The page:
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Tuesday, May 8, 2012

For-profits are a partner with, not an enemy of, philanthropy | Steve Gunderson, Inside Higher Ed

This column responds to a column I featured April 26: "For-profit colleges undermine traditional role of philanthropy." Gunderson writes that "Johann Neem misses the point" in his column.

Gunderson writes:
While he’s absolutely right that public universities have long played a vital role in society, he fails to see that it’s ultimately the students, more than the universities or their legal structure, that matter. ... I’d suggest that each element of higher education today -- public, private nonprofits and private for-profits -- plays a different, yet important, role.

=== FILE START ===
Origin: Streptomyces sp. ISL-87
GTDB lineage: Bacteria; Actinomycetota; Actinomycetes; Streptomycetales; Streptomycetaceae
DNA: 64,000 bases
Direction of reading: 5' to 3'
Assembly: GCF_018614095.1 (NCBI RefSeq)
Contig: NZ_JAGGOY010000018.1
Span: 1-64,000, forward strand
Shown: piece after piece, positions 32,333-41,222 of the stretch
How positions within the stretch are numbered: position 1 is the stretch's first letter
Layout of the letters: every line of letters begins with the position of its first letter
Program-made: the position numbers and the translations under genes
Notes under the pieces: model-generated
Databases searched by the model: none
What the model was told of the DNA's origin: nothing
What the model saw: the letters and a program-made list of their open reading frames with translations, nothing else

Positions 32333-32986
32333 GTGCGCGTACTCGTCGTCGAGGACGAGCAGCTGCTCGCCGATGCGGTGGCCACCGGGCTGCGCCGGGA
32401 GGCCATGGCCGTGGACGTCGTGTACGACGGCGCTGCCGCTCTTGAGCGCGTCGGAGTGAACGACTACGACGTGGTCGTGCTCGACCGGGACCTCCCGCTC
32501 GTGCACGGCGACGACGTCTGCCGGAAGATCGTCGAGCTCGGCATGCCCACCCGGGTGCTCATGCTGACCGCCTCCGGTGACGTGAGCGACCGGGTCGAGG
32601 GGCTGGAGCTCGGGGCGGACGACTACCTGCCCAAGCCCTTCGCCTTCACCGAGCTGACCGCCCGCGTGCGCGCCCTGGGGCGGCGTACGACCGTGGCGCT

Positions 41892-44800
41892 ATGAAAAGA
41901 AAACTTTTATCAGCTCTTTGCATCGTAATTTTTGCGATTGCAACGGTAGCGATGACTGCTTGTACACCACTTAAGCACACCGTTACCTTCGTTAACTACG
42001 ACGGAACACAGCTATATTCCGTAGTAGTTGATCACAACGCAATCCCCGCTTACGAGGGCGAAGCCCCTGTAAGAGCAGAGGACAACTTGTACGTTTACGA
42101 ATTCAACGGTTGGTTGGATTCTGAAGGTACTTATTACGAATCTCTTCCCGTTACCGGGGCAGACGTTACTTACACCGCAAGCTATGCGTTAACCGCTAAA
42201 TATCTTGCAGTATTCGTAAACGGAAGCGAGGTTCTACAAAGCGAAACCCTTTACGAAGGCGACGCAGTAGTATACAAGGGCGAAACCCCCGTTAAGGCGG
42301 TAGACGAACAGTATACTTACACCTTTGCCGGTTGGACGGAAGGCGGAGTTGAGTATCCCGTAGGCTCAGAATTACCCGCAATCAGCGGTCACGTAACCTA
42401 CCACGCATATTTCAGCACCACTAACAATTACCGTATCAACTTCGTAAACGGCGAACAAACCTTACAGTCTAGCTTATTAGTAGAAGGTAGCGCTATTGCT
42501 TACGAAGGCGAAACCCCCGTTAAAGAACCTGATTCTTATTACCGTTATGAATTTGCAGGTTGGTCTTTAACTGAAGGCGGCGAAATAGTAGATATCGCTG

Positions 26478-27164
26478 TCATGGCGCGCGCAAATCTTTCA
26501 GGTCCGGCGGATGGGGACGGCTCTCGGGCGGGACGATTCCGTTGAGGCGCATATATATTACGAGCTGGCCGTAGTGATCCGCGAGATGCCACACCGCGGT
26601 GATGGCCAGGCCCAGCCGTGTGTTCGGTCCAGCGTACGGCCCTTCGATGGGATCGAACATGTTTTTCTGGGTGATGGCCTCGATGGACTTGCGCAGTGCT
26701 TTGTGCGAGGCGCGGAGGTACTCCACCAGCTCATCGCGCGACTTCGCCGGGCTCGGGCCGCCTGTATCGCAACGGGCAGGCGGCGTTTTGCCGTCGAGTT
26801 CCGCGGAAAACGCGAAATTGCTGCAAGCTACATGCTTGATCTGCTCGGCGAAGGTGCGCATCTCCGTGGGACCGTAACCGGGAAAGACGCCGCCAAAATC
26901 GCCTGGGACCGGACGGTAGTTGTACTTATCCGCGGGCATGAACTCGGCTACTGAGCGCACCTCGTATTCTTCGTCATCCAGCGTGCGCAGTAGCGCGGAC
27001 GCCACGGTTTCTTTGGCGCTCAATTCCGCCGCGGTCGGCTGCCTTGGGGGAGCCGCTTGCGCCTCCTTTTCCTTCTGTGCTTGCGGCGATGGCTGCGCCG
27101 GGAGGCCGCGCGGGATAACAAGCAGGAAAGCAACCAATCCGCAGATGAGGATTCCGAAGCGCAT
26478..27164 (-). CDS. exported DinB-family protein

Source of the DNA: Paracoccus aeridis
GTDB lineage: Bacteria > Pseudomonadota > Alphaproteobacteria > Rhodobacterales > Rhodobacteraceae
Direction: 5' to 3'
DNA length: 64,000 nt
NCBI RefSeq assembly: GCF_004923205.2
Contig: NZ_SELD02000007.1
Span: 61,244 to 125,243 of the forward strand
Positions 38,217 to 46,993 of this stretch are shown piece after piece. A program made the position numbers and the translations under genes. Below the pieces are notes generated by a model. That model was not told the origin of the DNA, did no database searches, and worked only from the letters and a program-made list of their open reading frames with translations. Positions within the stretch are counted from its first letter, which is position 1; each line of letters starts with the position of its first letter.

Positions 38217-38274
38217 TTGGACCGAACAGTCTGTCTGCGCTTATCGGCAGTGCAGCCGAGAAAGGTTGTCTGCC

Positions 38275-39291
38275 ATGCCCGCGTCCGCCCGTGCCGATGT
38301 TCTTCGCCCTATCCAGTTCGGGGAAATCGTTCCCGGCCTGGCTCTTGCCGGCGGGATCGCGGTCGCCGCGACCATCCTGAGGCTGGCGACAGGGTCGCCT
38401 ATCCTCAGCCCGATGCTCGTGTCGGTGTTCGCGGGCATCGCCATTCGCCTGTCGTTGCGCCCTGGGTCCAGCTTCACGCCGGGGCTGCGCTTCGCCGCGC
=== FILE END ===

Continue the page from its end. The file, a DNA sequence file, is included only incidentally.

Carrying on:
But what confuses Gunderson the most about Neem's article is "his suggestion that for-profit colleges undermine the traditional role of philanthropy." He writes that "philanthropy -- unlike charity -- is meant to be a long-term strategic investment in positive social change." And he says that most grant-making foundations have "moved to public, private and philanthropic resources." And that includes private as well as public and nonprofit universities.

Gunderson writes:
At a time when state and federal budgets are limiting support and access in traditional institutions of higher education, we should all celebrate the role private-sector colleges and universities provide to keeping our nation competitive and to equipping our students with the skills demanded in today’s workplace.
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